Alright, let's get started with the show. Well, let's get into this week's episode. This is another episode in the body image series. If you've been a listener of this podcast, then you'll know that the body image series is a series of solo episodes where I deep dive into body image and self worth and give you specific ways to be more accepting of your body and who you are. I did a series about six or seven of these episodes earlier in 2020. Before the pandemic, and I was taught I talked about how to build our self worth outside of our appearance, how to overcome comparisons, how to feel better in your body, how to navigate social situations when he feels self conscious, how to stop caring so much about what others think and more. And you can find those episodes, they are number 158 through two 163. And they are available just wherever you're listening to podcasts. Or if you want to find the web page for them with the show notes and the free downloads that went with each episode. You can go to summer innanen.com, forward slash 158159160, etc. The reason why I wanted to do another episode of the body image series and that's what I'll do going forward is I'll periodically do some body image series episodes. But the last two weeks of this show, I shared my personal story of recovery from decades of chronic dieting and the lessons I learned along the way. Thank you all for your kind words about that episode, those episodes. And you if you miss them, you can listen to those episodes 174 Part One and Part Two, again by going to summer innanen.com forward slash 174. Both the parts are there or you can just look at the last two episodes via whatever podcast platform you're using. But I wanted to expand on some of the some of that. So I talked about the mistakes that I made along the way. Some of the fears that were in the way some of the lessons that I learned and I wanted to expand on on a piece of that by talking about four misconceptions about accepting your body. So I've talked in the past about The fears that get in the way, I talked about that in Episode 161, detaching from the thin ideal. I talked about, you know, the things that really get in the way of us accepting our body, from the things that block us from even doing this work, like the the idea of, I can't possibly accept this body, or you know, like, what's going to happen to me if I accept this body, or like, I'm too afraid to kind of deal with the emotions underneath. And I talked about all those in that episode. So definitely check that out. But I wanted to talk about just some, like some misconceptions that people have about what it means to accept your body, and then the corresponding truth to the matter. And I'm hoping that by doing this, it can clear up maybe some confusion for you make the work more accessible, make the expectation, lower the expectations that we associate with it, and help you to move forward in a way. So you're not doubting yourself and thinking like, what am I doing by working on accepting myself? Like, I feel like the black sheep or why don't I love my body like all these kind of doubts and fears that come in the way I'm hoping that this will nip those in the bud and and help make this work easier for you. So let's dive in. The first misconception is conflating acceptance with loving your body. If you've been following me for a while, you've probably heard me talk a little bit about this. You know, the misconception is really that we think we have to love every single part of ourselves. And that when we talk about doing body acceptance work, we you know, we imagine that being looking in the mirror and thinking I'm so attractive, or I'm so hot, and we really minimize it to think that it's strictly about our body, like, I need to like my stomach or I like I want to like the way my arms look, you know, we think it's about finding ourselves beautiful quote, quote unquote, and beauty in that sense really meaning attractiveness or prettiness, and, and therefore making it about our desirability. And we don't want to do that, you know, this, this work is not about finding ourselves attractive, you don't have to be pretty or think that you're attractive, to feel good enough inside, I want you to not care about your body, so that you can do beautiful things and notice beautiful things in this world, and admire the inner beauty of others and create beauty with the impact that you have just by existing. You know, that's really what it's what it's all about. And the other piece of this misconception is just that, you know, we think it's about being confident and being confident all the time, and never having our feelings hurt by by criticism. And that's that's not true at all. You know, we are complex beings with feelings. And we have to be really careful that we're not applying the magical thinking of dieting to body acceptance, standing in our power opens us up to judgment and criticism. And I think that we can become more loyal to our values and our beliefs about who we are. But I don't think we can make ourselves bulletproof to criticism that touches the tender spots within us. And that's especially true given the culture that we live in where certain bodies specifically thinner, white, younger, sis, able bodied are dominant and hold more social power. It's really impossible to make yourself immune to that messaging and the various layers of systemic oppressions that you may experience given your identities. And so we don't like that the objective is to not be like bulletproof to criticism and be like, Well, I love myself, like no one can hurt me, that is actually probably more of a defense mechanism. It's about recognizing, like, I have a lot of feelings, I have some tender spots. How can I better become resilient to the messaging in this culture? How can I learn to be more compassionate with myself? How can I learn to overcome some of my fears, so that I can exist in the best way possible, knowing that I'm still going to be exposed to these messages and perhaps experiences based on my identity. And so that's, you know, in a nutshell, accepting your body doesn't mean that you think you're hot. Or to like summarize that. And it doesn't mean that you're not gonna be that you're not going to like totally not care what other people think, because that's just not true, either. But to take a step back for a second just to really talk about our body image Just like where it comes from body images as a result of social oppressions and psychological factors. And so as I mentioned, you know, social oppressions are things like sexism, classism, racism, ableism, ageism, heterosexism, size discrimination, and they all have an influence on the beliefs we have about ourselves, they all have an influence on our body image. And obviously, size discrimination is closely tied to body image in that it instills a belief that fat is bad and thin is good. But all of those oppressive systems can overtly and subtly inculcate a belief of inferiority in a particular individual, depending on their identity. And that's really important to understand, because it's not our fault. If we have a poor body image, it's not our fault. If we struggle to accept ourselves. It's because we've learned and believe to these things based on based on our culture. And that's also why everybody's experience with accepting their body is going to be is going to be different, because everyone has a different identity. And that's really important to understand. But coming back to just the route of, of acceptance, like when I talk about acceptance, it's really about accepting what is. And that means that you're going to have parts of yourselves that you like parts of yourselves that you don't like and parts of yourselves that you feel neutral about. It's about, most importantly, divesting your worth from your appearance, so that you can get to a place where you know, you're valuable and worthy, regardless of how you look. And so that you don't really think about your body anymore. You know, my ultimate goal is to have somebody be able to wake up look in the mirror, either like what they see or not like what they see, but then just be able to, like get on with their day, and not really let it shake them that much. Maybe it's kind of like, not feeling it today. But it's okay, I got shit to get done. Or maybe it's like, oh, I am feeling myself today. Cool, that's okay, too. But knowing that your value is really outside of your appearance, so that it doesn't matter so much anymore. And the core of that is really about having acceptance of our whole selves. And knowing that, you know, we're not striving for some level of perfection, we're not striving to love every part of ourselves, we're not striving to put the hands of our value, sorry, put our value in somebody else's hands is what I meant to say there. And, and so the what you know, the way that I teach this is about letting go of who we think we should be, you know, we have this list of shirts that have been passed down these scripts that we've been given from our culture, about who we should be. And we need to really break up with those, burn them, burn those scripts, and come to the core of who we really are. So instead of thinking I should be thinner, I should be more productive, I should, you know, call my mother more often, it's really about owning who we are. And to do that, we have to understand why we have these and the fears that we have that created those, and that makes it a lot easier to then reject them. It's about you know, what I teach is really about understanding, like our worth, you know, like knowing our worth, and our worth is really two things. It's about knowing who we are, and knowing that who we are as valuable and worthy. And getting rid of who we are not, and letting go of the fear that keeps us hanging on to those parts of ourselves. And in order to build those blocks. So knowing who we are, knowing who we are, is really about understanding our values, the things that really give us fulfillment, the parts of ourselves, that when we are expressing them, we feel most authentic, and knowing that who we are as valuable and worthy is really about, you know, challenging the beliefs that we've been given about what it means to be in a body and exist in this culture. And doing a lot of work around having compassion for, you know, the beliefs that we do hold and really strengthening our inner self talk to be able to treat ourselves like the worthy individual that we are. And you know, it's messy, it's imperfect, it's got ups and downs, but you're not thinking about your body so much anymore, and you're spending a lot more time living your life and that's what's so powerful. The second misconception is that acceptance means that you are good all the time. This is kind of similar to the first one but really talking about an overall perspective of like, you know, this pressure to feel good about yourself every day. And that way if we have a bad day or a bad moment that you know we're failing at this or something is wrong with us. It's kind of like that, you know, hashtag positive vibes only bullshit. That is such a misconception. And where that really will hold us back is in you know, again, thinking we're defective. If we have a bad day or a bad moment think we're thinking we're doing something wrong thinking we're doubting ourselves, looking at everyone else and thinking like oh, they just must be so positive and happy all the time. No, you know, acceptance, again is about accepting what is there. If that is shame, that is what we were accepting if that is sadness, or loneliness or isolation, or uncertainty, we're accepting all of that we're welcoming it in as this in the same way that we welcome in joy and pleasure and excitement and gratitude and all, you know, this whole spectrum of emotions that we will feel. And, and the other part of this is, like, you know, it's this work is not linear or consistent. And I think that's the other thing is that, you know, we expect it to sort of be like, Okay, I take one step forward, and I keep moving forward, and I don't have a bad day again, and then you that ends up and you double down on shame, if you have a bad day. That's not what we want to do. We want to build resiliency, and prioritize Compassion Over perfectionism and trying to be confident all the time. And, you know, the reason why we sort of have this expectation that accepting ourselves means we're just going to feel like so damn good every day is is because of perfectionism. You know, it's this notion that we have to, like every part of ourselves, and, you know, feel good all the time, be productive all the time, like, be the best version of ourselves every day. And that is just so ridiculous. Like, you're never going to be the best version of yourself. Every day, we have to welcome all the different parts of ourselves, we have to see ourselves as dynamic and like going through, you know, like all these different waves of like experiences and emotions and everything else. And that can be really scary. For some people, I think, like some some, you know, people who aren't as, as in touch with their emotions, which is totally fine. I work with a lot of people like that. But that can feel really scary, because you're just like, it feels like you're out of control. But honestly, it's offers you a place to operate in the present moment, instead of trying to, you know, stuffed down feelings and mask them and turn to avoidance and coping mechanisms. And the diet mentality and body shame and everything else that comes from pushing out down emotions. As a result. It's like, it seems scary, but it's not. And then you get to experience all the amazing things like joy, on a much greater level when you can allow yourself to experience all the emotions. And so we're not erasing all emotional discomfort. I think that's the key takeaway there. body acceptance is not about erasing all emotional discomfort. The truth is that acceptance is about accepting the wide range of what makes you who you are, and not just what is deemed good. You know, we are supposed to experience a wide range of range of emotions, as I said, I like to think about us being a bird. And you know, one wing is the more like, quote, unquote, negative emotions. And the other wing is the more quote unquote, positive emotions, we're looking for, like a balance there in order to remain in flight, for lack of a better word, expression. But I like that metaphor. Because when we push emotions down, it only results in increased shame and discomfort. And the truth is, it's it's not about thinking you're good all the time, it's about knowing you're good enough outside your parents, as I said before, and sometimes like some of the biggest acts of self love are really the most painful if you think about it. If you've ever had to set a boundary, or leave a relationship or stand up for yourself, or you know, leave, like leave a job or a friendship or something, because you, you know, you're advocating for yourself and you are being harmed in that relationship or that situation. You know, you are sometimes putting yourself into the fire, but by letting your whole self be seen, and so I think that's really important to recognize that it's, you know, when we are really owning who we are when we are standing in our values and operating our life from that way, it is often uncomfortable, but often the most gratifying because we are giving our power back to ourselves, we are choosing ourselves and not letting ourselves be harmed by by others anymore. And so what I teach is really about making space for and acknowledging all the different parts of ourselves, even the ones that we don't really want to look at, and the tender spots and and accepting that and making compassion for having compassion for all those different parts of ourselves. And and also like celebrating feelings on both ends of the spectrum. So I always just say crying as your eyes having an orgasm. I think that that's really important too. It's a good reframe. If you are one of those people that is afraid to sort of go there to feel your emotions. It's a release, you always feel better afterwards. It's like my toddler sometimes he just needs a good tantrum like sometimes he just needs to lay on the floor and like scream and kick his legs and cry. And you know, I don't let I don't go there. I'd say like, it's okay, stop, like, I, I'm like, You need to have your feelings right now, like, I hear you, like, you're feeling like, this is really hard for you and I just, I'm there with him through it. And then he's so much better afterwards and he sleeps really well. And he's great. And it's like, we lose that ability as, as adults, because we're given these messages that, like, our emotions aren't safe, and they're to be avoided. And we need to, like, you know, put a bandaid over it right away and fix it. Whereas, you know, if if we start to kind of behave like toddlers, or tap into our toddler emotions, we can really start to feel that, you know, that that relief that we get, when we actually like, move through those feelings, instead of constantly stuffing them down. And then, you know, again, relying on coping mechanisms like avoidance and body shame, and other things that don't make us feel good. So, you know, that's just one piece of it, feeling emotions, but it is a big piece of it. And it's about accepting all those that we do that as well. And accepting, like our body, like all the different parts of it to, you know, knowing that we don't have to like our stomach, just accepting what is. And so again, it's just not about feeling good all the time, it's just about accepting what is but through that, like, ultimately, it's a greater sense of peace, a greater sense of freedom. And that is huge, you know, to have like more space in your mind, to be able to focus on the things that you want to do, or even just have more space in your mind to notice, like the fact that the leaves on the trees are starting to change or things like that, that you normally don't even notice, because you're so inside your head. That's what this work is all about. When it's when I talk about acceptance, it's about freeing yourself of those negative thoughts, and being able to, you know, work through them with a sense of compassion, so that they're not just occupying your mind all the time. The third misconception is that, you know, if I accept my body, I'm not going to take care of myself. And that's a huge one, you know, like, if I accept my body, I'm just gonna, like, let myself go, I'm giving up and I won't take care of myself. And I don't know why I have to, like deepen my voice when I say that, but I sort of picture like, some dude on the internet saying that, and that's just, it's just pure bullshit, you know, but I think it's, it's a big confusion, because diet culture has taught us that taking care of ourselves means being thinner. And that that means, you know, eating salads and working out really hard. And like, Listen, I love salads, I really do, I actually do. But it comes from a place of, you know, I enjoy eating that and I eat it when I want to eat it, and then I don't eat it, when I don't want to eat it, I don't eat it, because like, I should eat it, or I'm trying to lose weight or any of that stuff. But anyways, besides the point, I just conflate salads with diet culture, because they often go hand in hand.
But that's a it's a huge misconception. But it really does come from fat phobia, and diet culture. So this idea that you're not taking care of yourself, if you accept your body is really rooted in in fatphobia. You know, and, and so what I want you to think about instead is like, what, what does taking care of yourself mean to you? What comes to mind when you say that, and if you're immersed in diet culture, then it might mean like, okay, watching my weight, avoiding certain foods, or working out X number of times a week. But what is the real emotional and physical toll on you by doing that? And often, if you're immersed in diet, and dieting and diet culture, it's not taking care of yourself, it's depriving yourself it's punishing yourself. It's basically like hating yourself, it's not treating yourself with compassion, it's not listening to your body's needs. It's listening to some playbook by somebody else who is really rooted in, in in fatphobia. And that is what we want to get away from. And we want to redefine what it means to take care of yourself. So the truth is, taking care of yourself is subjective. It's not an obligation. And it's only something that you can define for yourself. And it's about making choices with your physical, emotional and spiritual well being in mind, knowing that sometimes you need to sacrifice one to honor the other, or that sometimes none of those are honored because you're not perfect. The question I like to ask people is like, if you remove the pursuit of thinness out of the equation, what would taking care of yourself look like? Like if what would that look like to you? And some people don't even know because everything that they've been doing is out of the pursuit of thinness, which I totally get because I lived that way for so long. But just to give you some examples, like when I take care of myself, it can look like a whole bunch of different things like sometimes it means eating a giant bowl of ice cream, because it's delicious and sometimes it means I have a chicken salad for lunch, because that's what I feel like. Sometimes it means I go to the gym, sometimes it means I stay on the couch. And I don't do a lot of staying on the couch these days. But back in the day, imagine staying on the couch and watching tons of TV. I say that because I have a toddler. It's not like I can just lay on the couch all day. Oh, I wish I missed those days. But sometimes it means eating something I don't really like or something that makes me bloated because there's no other options available. But I'm hungry. Sometimes it means whatever is in my eating whatever is in my cupboard, because life is really busy. And I just don't have a lot of time to cook. Sometimes it means spending an hour cooking a recipe. Sometimes it means taking time off from an activity that I love. Because my knee hurts, sometimes it means working through the plant, and he paid in order to do a hike I've been dreaming about for months. Again, something I haven't done in a long time. I wrote this a while ago. Sometimes it means you know, staying up late. So I can socialize and be with friends but then feeling terrible later. And sometimes it means saying no to friends, because I really just need my sleep. And so you can see, it's just the point is, is that it's not one size fits all, and that it's about deciding on a daily moment, daily and moment by moment basis, like what my needs are based on my physical, my mental and my spiritual well being. And that there's always going to be some sacrifice, or maybe not always, but often there is there is a little bit of a sacrifice there. But often there are a lot of things that are your physical, emotional and spiritual well being in mind, that's awesome, too. And so what I teach is, is helping people to connect with their body's needs versus your shoulds. And about taking care of yourself by choosing what you want to do and or need in that moment. And knowing that what's best for you may or may not always be, quote unquote, the best for your health according to the internet, or the best according to someone else's opinion. And that's okay, because taking care of yourself, again, is subjective, not an obligation, and it's only something you can define for yourself. And that non obligation part is really important. And I'll also just add, sometimes not accessible to individuals based on based on their experiences based on their abilities, based on their access to things. And so I think that, you know, obviously, there's a level of privilege involved, that comes with being able to say like, oh, I can take care of myself, however I want. Not everybody can do that. And so I think we have to acknowledge that as well like what is actually accessible to us, and try to make the best of what is what we are able to do. And then you know, looking for ways to try to change the systems and make things more accessible for others, if we are able to do so. But ultimately, it's about saying no to the shoulds, you know, like, oh, I should work out or I shouldn't eat that. Like we want to say no to the shoulds and the judgment and the guilt, and say yes to really doing what is best for us. And being the advocate, the best advocate that we can be for our body and our health and our life, the way that you choose to take care of yourself doesn't define your worth, it doesn't make you a better or worse human. And so I think that that's a key piece of it as well. It's like taking that away from you from any kind of like moral meaning to taking care of yourself. I also like to teach like a very broad look at self care so that we're not just looking at physical stuff, we're looking at emotional stuff, we're looking at the you know, not so fun forms of self care, the boring self care, the things that we really need to do to take care of ourselves. And I really can't think of any better way to take care of yourself than accepting who you are valuing who you are respecting yourself, trusting yourself having compassion for yourself. So like if someone honestly believes that if they accept you're their body, they're not going to take care of themselves. It's just, we really haven't thought it through to the point of like, what does it mean to accept yourself, it means having compassion, having respect, having trust, knowing your value outside of your appearance, like I really can't think of any better way to take care of yourself. The last misconception I want to talk about is just this idea that it's like it's a one and done job. Know that this the the idea that if we you know, if we read some books, follow some Instagram accounts, you know, we should feel better, or that we do some work and learn some tools and then just leave it there. But that's just not true. Because until our culture changes, we're going to constantly have these messages reinforced, you know, we're going to be constantly facing advertisements and friends and you know, just experiences in life that reinforce this notion that we are that we're not good enough or that we are more subordinate compared to other groups of individuals. And, and the other thing too, is that like when we talk about changing beliefs, some of that stuff has been in there for decades. And it's not it's it's not just about like, okay, like I'm gonna I try to change that belief, it's, it's like know that there's gonna, you're gonna kind of have this like tender spot and you you have to learn how to live with that. And it's a part of you that you have to have compassion for, and be sensitive to. And that's an ongoing lifelong thing. When I'm working with clients, we always sort of discover or what I call, like, you know, your tender spot. And that's, you know, just certain beliefs that you have about yourself, whether it's like, I believe I don't belong, or I believe that everyone's needs have to come before my own, like something that sort of was like heavily reinforced, usually in childhood, that is always just going to be really tender if it gets triggered. And that's not something that we can just make go away. It's something that we have to acknowledge and care for, and always be compassionate towards, and all that feeds into our body image. So I know I'm talking about other things beyond body. But that's because really, this work is about knowing that we're good enough, regardless of our body size. And so the truth is that changing how we feel about ourselves is about changing our thoughts, and changing our behaviors. And if we don't focus on addressing our thoughts, and then making behavioral changes, then we're going to stay where we are. So it's, it's, you know, we have to be intentional with changing the way we speak to ourselves, for example, actively working on speaking more compassionately, and taking the required steps to move to a place where we think, okay, I maybe don't really like my stomach, but I feel fine. Today, I'm gonna go to the beach, my bikini anyways. And all of these tools have to be used on an ongoing basis. If you stop actively practicing compassion, the negative thoughts return, if you let your self care go by the wayside, the negative thoughts are gonna return, you know, we want to work on continuing to become more resilient to the messages in our culture, and using our resources to then help to change this culture. And in order to do that, we have to be always, you know, leverage it like using our tools, or reaching out for support, and doing the things that we learned to do to reinforce this belief that we are valuable and worthy and good enough as is. And so what I teach is really, that it's just it's not a quick fix, it really isn't. It's a life long process. But I That being said, I do think that we can get to a point where we really just don't think about our body as much anymore, or very much at all. But this belief that we are not good enough is something that we always have to be really tending to. And because the thing is, is that like self doubt, fear, lack of worthiness, all those things are gonna keep showing up in our lives, one because of the culture that we live in. And two, because anytime we step outside our comfort zone, those things start to fire up again. And so, you know, that's something I learned early on, like from the get go the when, when I worked with Tara Mora and did her and her did her playing big facilitators training program to help with my coaching. Just that, you know, self doubt gets loud anytime we're outside our comfort zone. But in order to really live a life where we are, you know, owning who we are taking up space, going after our dreams, we are going to be outside of our comfort zone, and therefore self doubt is going to be there. So that's why we always have to be tending to that part of ourselves, learning how to work through it, it's never about eliminating it completely. And those are the tools that I give to, to in my programs and the people I work with to help with that as well. And those tools can be used on a daily basis without having to spend a lot of time on them. It's really just about shifting the way that you're thinking, reframing things and feeling things through in the moment. And it makes makes it quite easy. And so that's, you know, having the expectation that it's a quick fix is really again, or that it's like a one and done job is again, kind of like the mentality of diet culture. It's sort of that like magical thinking. And I guess the whole point of this episode is just that it's not like that, we cannot apply that magical thinking of diet, diet culture, to working on accepting our bodies.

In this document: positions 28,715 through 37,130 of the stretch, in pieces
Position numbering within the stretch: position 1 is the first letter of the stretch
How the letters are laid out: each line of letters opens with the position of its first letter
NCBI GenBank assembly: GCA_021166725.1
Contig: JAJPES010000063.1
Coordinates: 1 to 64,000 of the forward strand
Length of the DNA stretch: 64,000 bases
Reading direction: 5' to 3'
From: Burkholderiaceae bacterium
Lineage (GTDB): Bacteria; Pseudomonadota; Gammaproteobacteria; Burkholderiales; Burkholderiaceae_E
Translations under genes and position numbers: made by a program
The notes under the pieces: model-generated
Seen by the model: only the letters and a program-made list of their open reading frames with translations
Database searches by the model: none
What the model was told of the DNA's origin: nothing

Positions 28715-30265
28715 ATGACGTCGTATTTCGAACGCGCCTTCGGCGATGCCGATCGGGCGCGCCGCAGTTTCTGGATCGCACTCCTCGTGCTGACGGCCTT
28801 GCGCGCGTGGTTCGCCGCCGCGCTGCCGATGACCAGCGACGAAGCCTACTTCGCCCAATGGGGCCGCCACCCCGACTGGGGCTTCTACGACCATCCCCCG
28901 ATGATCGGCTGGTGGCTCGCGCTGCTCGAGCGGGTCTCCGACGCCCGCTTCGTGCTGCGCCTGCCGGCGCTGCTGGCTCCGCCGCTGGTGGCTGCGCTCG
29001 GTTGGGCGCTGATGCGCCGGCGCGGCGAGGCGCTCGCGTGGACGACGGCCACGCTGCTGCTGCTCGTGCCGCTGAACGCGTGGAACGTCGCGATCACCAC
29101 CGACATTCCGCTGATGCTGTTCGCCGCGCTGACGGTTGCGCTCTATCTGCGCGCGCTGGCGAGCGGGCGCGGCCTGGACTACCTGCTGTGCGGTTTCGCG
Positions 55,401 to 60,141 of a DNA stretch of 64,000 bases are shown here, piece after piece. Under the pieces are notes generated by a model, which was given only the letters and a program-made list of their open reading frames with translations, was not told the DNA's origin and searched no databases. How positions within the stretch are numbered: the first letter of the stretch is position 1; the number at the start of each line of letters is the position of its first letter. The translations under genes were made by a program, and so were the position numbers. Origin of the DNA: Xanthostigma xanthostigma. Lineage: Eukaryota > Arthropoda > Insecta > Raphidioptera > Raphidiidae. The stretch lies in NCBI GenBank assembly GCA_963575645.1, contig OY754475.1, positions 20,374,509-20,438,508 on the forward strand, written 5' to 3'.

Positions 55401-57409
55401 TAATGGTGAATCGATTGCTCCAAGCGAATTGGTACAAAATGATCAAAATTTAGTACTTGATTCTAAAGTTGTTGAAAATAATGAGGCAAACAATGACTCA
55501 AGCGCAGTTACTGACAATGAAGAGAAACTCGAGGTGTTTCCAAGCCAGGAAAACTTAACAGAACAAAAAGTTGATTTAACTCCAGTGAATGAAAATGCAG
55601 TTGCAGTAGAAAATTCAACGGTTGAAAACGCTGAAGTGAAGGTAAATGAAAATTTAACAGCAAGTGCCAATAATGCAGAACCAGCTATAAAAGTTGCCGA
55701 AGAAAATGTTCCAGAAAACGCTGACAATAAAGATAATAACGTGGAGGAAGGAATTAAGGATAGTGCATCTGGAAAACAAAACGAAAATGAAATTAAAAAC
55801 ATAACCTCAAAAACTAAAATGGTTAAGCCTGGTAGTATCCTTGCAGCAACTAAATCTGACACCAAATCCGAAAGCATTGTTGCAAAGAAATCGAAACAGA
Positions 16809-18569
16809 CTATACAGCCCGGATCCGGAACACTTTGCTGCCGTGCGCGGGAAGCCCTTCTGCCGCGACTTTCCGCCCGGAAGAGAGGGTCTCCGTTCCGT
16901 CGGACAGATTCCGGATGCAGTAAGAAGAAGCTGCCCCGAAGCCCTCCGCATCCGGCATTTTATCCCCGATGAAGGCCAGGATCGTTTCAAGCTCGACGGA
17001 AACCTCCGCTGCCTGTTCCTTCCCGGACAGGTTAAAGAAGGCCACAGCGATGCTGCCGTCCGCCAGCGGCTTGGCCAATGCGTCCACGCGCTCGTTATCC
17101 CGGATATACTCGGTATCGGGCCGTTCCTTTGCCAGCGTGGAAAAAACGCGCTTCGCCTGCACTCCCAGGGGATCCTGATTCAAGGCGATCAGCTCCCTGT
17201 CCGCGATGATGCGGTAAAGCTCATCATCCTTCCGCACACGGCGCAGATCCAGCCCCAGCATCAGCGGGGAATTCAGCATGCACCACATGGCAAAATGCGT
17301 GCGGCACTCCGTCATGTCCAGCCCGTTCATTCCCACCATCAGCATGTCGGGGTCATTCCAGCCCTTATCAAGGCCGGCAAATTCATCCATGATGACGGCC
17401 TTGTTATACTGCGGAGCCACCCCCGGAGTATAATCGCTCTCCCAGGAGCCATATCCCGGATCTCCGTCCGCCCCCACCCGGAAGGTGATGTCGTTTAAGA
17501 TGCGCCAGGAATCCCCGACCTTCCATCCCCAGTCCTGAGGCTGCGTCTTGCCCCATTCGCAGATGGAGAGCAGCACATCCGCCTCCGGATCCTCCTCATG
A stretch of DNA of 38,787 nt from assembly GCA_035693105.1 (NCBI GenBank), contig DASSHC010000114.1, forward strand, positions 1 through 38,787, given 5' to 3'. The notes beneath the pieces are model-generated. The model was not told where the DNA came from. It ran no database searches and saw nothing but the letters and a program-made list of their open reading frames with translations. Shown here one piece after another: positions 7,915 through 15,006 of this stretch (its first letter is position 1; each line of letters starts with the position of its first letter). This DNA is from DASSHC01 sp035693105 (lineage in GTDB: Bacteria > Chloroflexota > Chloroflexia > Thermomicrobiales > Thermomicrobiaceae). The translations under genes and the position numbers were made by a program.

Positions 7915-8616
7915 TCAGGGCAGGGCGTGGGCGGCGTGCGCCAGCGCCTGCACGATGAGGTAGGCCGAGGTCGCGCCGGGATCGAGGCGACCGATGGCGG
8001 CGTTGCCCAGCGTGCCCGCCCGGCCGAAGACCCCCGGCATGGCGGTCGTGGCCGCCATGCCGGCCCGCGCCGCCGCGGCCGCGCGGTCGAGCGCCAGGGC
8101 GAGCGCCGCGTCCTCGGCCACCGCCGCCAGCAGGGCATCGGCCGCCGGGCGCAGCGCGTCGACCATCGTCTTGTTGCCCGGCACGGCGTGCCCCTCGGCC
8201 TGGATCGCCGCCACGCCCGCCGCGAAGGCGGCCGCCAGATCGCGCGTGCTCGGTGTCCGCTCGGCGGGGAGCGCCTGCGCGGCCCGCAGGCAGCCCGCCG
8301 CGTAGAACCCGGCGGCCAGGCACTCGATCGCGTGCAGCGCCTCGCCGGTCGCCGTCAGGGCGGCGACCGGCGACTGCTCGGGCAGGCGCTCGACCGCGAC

And we have to understand that, you know, it's going to be a process, there's going to be ups and downs, it's never just going to be like, Okay, I got to this place, and like I just feel good about myself every single day all the time. And it's awesome. It's just not like that. It's just, there's always gonna be ups and downs, but you're having to have such a greater sense of peace and freedom and your mind, you're going to be able to have access to tools and ways of thinking about things to help you in the moments to be able to work through those moments when self doubt or fear or a feeling of unworthiness arises and to just be like so much more attuned to your own needs and who you are. So that other people's opinions and comparisons and things like that don't shake you as much so you just become so much more resilient to living in this culture. And that's really what it's all about. That's what's so awesome. So hopefully that helps to give you just you know a little bit more of a reference point to what this work is all about. And if you've been struggling with it maybe this is this is perhaps why and if you you know if you're curious to learn more you can always check out my program you on fire, all the things I mentioned here in terms of what I teach or things that I teach in my program you on fire with a three month group online coaching program, you can go to summer Innanen dot com forward slash you on fire to get details about that.
Okay, cool. So that's a wrap on this episode. You can find all the links and resources mentioned in this one at summer innanen.com forward slash 275. Thank you so much for listening today. I really appreciate it. I'll be curious to know what you took away from this one. So definitely DM me or email me send me a message I'd love to know. Talk to you later rock on. All right, I hope you enjoy that one. You can find the links mentioned at Summer in n n.com. Forward slash 275 Thank you so much for being here today. Rock on. I'm Summer Innanen. And I want to thank you for listening today. You can follow me on Instagram and Facebook at summer Innanen. And if you haven't yet, go to Apple podcasts search eat the rules and subscribe rate and review this show. I would be so grateful. Until next time, rock on.